The implications of these trends for business are enormous-China's seniors are a large and growing group. People aged 60 and older number 264.02 million, or 18.7 percent of the total population, up 5.44 percentage points from 2010, according to China's latest national census released this year.

"Older and younger travelers in China are the two age groups that have seen the fastest growth. Older tourists have been increasingly paying attention to quality and cultural experiences during the trips," said Xie Xiaoqing, a senior researcher at Trip.com's research institute.

"A large number of older consumers have more time and money available. For this age group, travel agencies should offer more specifically designed and refined products to cater to their increasingly sophisticated demand," Xie said.

With improvements and simplification of online services and technologies, more older travelers, especially those under 65, have mastered the skills to complete online bookings independently, according to online travel agency Tongcheng-eLong.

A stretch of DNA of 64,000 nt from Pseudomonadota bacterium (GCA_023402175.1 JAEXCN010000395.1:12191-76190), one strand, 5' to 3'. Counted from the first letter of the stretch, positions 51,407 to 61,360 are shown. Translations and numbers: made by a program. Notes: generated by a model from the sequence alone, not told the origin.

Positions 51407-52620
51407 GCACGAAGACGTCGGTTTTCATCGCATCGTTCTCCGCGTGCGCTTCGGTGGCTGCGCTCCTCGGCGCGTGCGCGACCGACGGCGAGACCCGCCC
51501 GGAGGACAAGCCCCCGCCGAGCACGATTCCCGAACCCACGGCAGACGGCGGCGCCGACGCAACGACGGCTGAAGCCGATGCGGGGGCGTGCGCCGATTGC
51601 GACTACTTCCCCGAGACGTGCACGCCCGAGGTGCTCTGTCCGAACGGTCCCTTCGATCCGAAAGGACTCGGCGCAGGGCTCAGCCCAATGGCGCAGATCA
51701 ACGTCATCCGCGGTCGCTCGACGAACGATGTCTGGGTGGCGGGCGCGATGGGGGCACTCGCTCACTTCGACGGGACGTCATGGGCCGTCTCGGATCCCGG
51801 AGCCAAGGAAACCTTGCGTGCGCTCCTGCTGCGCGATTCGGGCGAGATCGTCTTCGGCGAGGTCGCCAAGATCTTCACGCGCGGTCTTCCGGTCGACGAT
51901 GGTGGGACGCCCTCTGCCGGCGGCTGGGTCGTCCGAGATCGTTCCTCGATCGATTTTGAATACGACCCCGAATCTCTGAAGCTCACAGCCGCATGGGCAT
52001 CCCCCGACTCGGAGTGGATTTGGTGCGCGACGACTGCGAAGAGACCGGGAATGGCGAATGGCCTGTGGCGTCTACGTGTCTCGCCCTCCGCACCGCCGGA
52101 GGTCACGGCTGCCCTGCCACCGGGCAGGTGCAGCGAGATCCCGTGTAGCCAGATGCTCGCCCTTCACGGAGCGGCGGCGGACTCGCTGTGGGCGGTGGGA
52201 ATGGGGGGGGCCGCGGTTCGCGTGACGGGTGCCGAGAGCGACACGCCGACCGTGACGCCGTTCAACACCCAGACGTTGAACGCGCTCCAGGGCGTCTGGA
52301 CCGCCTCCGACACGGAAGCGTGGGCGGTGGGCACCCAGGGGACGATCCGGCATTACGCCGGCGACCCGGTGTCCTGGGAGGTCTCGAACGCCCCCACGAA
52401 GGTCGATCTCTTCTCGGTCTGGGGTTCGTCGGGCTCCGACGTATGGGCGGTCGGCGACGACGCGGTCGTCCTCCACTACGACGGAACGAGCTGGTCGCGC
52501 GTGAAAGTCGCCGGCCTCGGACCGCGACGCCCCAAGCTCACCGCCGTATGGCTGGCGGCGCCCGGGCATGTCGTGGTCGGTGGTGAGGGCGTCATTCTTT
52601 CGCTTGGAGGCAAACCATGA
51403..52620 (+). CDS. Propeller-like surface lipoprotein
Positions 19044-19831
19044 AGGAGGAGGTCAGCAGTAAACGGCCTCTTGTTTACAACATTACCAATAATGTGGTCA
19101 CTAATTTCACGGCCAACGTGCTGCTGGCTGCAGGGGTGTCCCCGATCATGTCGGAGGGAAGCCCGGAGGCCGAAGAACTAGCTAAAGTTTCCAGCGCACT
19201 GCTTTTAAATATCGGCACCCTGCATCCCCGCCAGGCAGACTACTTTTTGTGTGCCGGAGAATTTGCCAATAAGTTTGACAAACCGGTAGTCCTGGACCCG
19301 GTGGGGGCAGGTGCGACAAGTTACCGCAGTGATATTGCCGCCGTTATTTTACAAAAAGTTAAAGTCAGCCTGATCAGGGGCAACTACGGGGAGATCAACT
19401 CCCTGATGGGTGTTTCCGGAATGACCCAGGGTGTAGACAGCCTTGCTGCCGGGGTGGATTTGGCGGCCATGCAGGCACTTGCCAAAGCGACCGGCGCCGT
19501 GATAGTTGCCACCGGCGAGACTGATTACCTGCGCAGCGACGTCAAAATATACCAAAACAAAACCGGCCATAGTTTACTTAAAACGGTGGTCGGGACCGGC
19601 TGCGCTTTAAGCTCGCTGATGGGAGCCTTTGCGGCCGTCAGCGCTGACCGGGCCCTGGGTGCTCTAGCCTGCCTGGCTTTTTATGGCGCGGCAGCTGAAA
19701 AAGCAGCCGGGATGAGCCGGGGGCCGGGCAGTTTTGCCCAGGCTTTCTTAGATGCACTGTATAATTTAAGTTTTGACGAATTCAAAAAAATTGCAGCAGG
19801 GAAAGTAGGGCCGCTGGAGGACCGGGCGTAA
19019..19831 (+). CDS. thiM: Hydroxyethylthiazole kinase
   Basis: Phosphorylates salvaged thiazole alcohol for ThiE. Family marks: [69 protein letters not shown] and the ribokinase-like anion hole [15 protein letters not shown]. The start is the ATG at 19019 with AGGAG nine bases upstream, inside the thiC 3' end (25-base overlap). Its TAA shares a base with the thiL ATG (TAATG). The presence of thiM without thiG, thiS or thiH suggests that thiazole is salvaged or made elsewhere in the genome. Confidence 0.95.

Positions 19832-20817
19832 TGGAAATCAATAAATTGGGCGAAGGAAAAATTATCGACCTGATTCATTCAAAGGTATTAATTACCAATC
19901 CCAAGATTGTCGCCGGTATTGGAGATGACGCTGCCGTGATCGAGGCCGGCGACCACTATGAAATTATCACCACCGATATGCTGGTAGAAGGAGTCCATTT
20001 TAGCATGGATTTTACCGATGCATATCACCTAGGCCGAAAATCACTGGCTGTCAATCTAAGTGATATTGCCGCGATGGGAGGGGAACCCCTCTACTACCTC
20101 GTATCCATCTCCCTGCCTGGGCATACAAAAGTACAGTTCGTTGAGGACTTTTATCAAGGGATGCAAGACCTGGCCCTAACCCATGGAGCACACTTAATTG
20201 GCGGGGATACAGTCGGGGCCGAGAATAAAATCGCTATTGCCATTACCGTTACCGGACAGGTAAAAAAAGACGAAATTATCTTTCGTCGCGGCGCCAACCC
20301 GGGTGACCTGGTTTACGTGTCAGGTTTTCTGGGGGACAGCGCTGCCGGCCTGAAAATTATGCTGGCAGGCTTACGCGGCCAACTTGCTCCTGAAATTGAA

Older travelers tend to spend less time browsing and complete their bookings faster than younger people. Since the pandemic began to ease, many older travelers started to reserve scenic spots admission tickets online by themselves to comply with health regulations.

Tongcheng-eLong said many older customers prefer WeChat's mini programs over mobile apps, and the agency said it plans to further improve its mini program services such as adding voice functions.

"Some older consumers are still not familiar enough with the internet and electronic services to proficiently use them. Online travel services need more innovation and development of technologies to meet the demand of these older clients, while still maintaining the availability of telephone services," said Cheng Chaogong, chief researcher at Tongcheng-eLong's research institute.

"The new generation of the older travelers, especially those between 50 and 64, is more willing than previous generations to spend money to improve their quality of life," Cheng said. "They pay attention to their health, and they are more willing to spend on travel and vacations."

Keywords:   Seniors travel